USS Yellowstone (ID-2657)

The first USS Yellowstone (ID-2657) was a cargo ship of the United States Navy that served during World War I and its immediate aftermath.

SS Yellowstone at Oakland, California, on 20 April 1918 during her builder's trials and before her commissioning as USS Yellowstone.
United States
Name: USS Yellowstone
Builder: Moore and Scott Shipbuilding Company, Oakland, California
Launched: 9 December 1917
Completed: April 1918
Acquired: 27 May 1918
Commissioned: 21 September 1918
Decommissioned: 24 May 1919
Struck: 24 May 1919
Notes: Operated as SS Yellowstone 24 May 1919 – 10 December 1920
General characteristics
Type: Cargo ship
Tonnage: 6,171 gross tons[1]
Displacement: 12,570 tons
Length: 416 ft 6 in (126.95 m)
Beam: 53 ft 0 in (16.15 m)
Draft: 26 ft 3 in (8.00 m) (mean)
Depth: 34 ft 6 in (10.52 m)
Propulsion: Steam, one shaft
Speed: 10 knots (19 km/h; 12 mph)
Complement: 79
Armament: none

Construction and acquisition

The Moore and Scott Shipbuilding Company in Oakland, California launched a steel-hulled, single-screw commercial cargo ship originally named SS Passatt, SS War Boy, or SS War Buoy[lower-alpha 1] on 9 December 1917. Renamed SS Yellowstone, she was completed in April 1918 and came under the control of the United States Shipping Board.[2][1][3]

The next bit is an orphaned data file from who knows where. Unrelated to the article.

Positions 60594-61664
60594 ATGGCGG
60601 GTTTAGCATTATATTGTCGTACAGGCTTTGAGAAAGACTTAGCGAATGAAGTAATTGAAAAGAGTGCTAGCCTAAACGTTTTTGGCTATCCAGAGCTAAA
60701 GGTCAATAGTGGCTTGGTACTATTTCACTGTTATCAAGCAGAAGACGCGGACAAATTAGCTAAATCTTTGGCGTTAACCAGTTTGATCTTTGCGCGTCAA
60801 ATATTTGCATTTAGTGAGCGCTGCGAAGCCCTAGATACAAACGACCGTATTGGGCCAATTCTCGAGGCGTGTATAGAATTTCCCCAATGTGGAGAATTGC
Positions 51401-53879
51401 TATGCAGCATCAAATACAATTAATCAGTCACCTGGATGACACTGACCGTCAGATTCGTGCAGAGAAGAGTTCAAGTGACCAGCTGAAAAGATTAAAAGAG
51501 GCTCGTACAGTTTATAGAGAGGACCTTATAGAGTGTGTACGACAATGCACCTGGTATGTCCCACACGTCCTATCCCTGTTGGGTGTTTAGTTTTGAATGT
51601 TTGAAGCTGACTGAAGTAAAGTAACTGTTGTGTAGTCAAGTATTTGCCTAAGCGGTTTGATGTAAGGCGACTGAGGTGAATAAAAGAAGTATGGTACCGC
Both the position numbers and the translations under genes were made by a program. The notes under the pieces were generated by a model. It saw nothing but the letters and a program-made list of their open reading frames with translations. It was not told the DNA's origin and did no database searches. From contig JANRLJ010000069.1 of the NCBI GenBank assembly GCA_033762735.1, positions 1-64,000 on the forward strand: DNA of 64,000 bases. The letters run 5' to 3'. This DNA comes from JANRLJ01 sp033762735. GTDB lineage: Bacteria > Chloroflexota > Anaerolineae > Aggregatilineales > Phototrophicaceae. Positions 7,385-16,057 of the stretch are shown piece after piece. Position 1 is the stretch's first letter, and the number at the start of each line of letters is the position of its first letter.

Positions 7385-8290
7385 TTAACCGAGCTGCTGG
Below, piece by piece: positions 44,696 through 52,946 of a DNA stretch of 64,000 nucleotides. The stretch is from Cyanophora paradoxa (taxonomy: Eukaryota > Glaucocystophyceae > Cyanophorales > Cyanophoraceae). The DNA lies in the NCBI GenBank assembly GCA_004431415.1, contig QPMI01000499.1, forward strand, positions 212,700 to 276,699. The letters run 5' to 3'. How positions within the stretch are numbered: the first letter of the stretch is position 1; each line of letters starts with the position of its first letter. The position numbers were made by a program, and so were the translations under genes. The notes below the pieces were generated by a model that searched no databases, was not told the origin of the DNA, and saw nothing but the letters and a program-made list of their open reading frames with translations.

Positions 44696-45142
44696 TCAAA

The U.S. Navy's 12th Naval District inspected Yellowstone with an eye toward using the ship as a depot collier during World War I and her assigned the identification number 2657. She steamed from California to Philadelphia, where the Navy took control of her for operation with the Naval Overseas Transportation Service. She was commissioned at the shipyard of William Cramp & Sons in Philadelphia as USS Yellowstone (ID-2657) on 21 September 1918 with Lieutenant Commander Lawrence Dodd, USNRF, in command.[2][1][3]